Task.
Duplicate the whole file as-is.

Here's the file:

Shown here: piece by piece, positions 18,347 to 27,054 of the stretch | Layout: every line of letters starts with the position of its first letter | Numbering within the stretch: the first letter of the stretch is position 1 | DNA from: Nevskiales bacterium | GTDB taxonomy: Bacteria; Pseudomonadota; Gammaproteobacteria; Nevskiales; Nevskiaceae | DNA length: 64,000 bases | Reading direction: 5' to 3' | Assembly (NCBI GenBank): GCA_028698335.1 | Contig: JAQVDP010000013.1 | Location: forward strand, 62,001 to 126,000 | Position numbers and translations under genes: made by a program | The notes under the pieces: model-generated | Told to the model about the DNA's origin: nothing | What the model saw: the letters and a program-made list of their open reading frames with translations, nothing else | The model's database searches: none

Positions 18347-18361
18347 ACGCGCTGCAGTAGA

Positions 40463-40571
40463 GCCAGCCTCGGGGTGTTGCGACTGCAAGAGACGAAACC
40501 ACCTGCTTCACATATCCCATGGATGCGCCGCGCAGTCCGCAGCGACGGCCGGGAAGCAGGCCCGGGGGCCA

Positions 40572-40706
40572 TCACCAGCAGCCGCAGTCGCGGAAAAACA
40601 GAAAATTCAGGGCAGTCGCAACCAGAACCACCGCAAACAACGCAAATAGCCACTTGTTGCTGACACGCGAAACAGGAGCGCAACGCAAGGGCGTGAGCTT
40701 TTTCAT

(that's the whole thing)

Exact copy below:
Shown here: piece by piece, positions 18,347 to 27,054 of the stretch | Layout: every line of letters starts with the position of its first letter | Numbering within the stretch: the first letter of the stretch is position 1 | DNA from: Nevskiales bacterium | GTDB taxonomy: Bacteria; Pseudomonadota; Gammaproteobacteria; Nevskiales; Nevskiaceae | DNA length: 64,000 bases | Reading direction: 5' to 3' | Assembly (NCBI GenBank): GCA_028698335.1 | Contig: JAQVDP010000013.1 | Location: forward strand, 62,001 to 126,000 | Position numbers and translations under genes: made by a program | The notes under the pieces: model-generated | Told to the model about the DNA's origin: nothing | What the model saw: the letters and a program-made list of their open reading frames with translations, nothing else | The model's database searches: none

Positions 18347-18361
18347 ACGCGCTGCAGTAGA

Positions 40463-40571
40463 GCCAGCCTCGGGGTGTTGCGACTGCAAGAGACGAAACC
40501 ACCTGCTTCACATATCCCATGGATGCGCCGCGCAGTCCGCAGCGACGGCCGGGAAGCAGGCCCGGGGGCCA

Positions 40572-40706
40572 TCACCAGCAGCCGCAGTCGCGGAAAAACA
40601 GAAAATTCAGGGCAGTCGCAACCAGAACCACCGCAAACAACGCAAATAGCCACTTGTTGCTGACACGCGAAACAGGAGCGCAACGCAAGGGCGTGAGCTT
40701 TTTCAT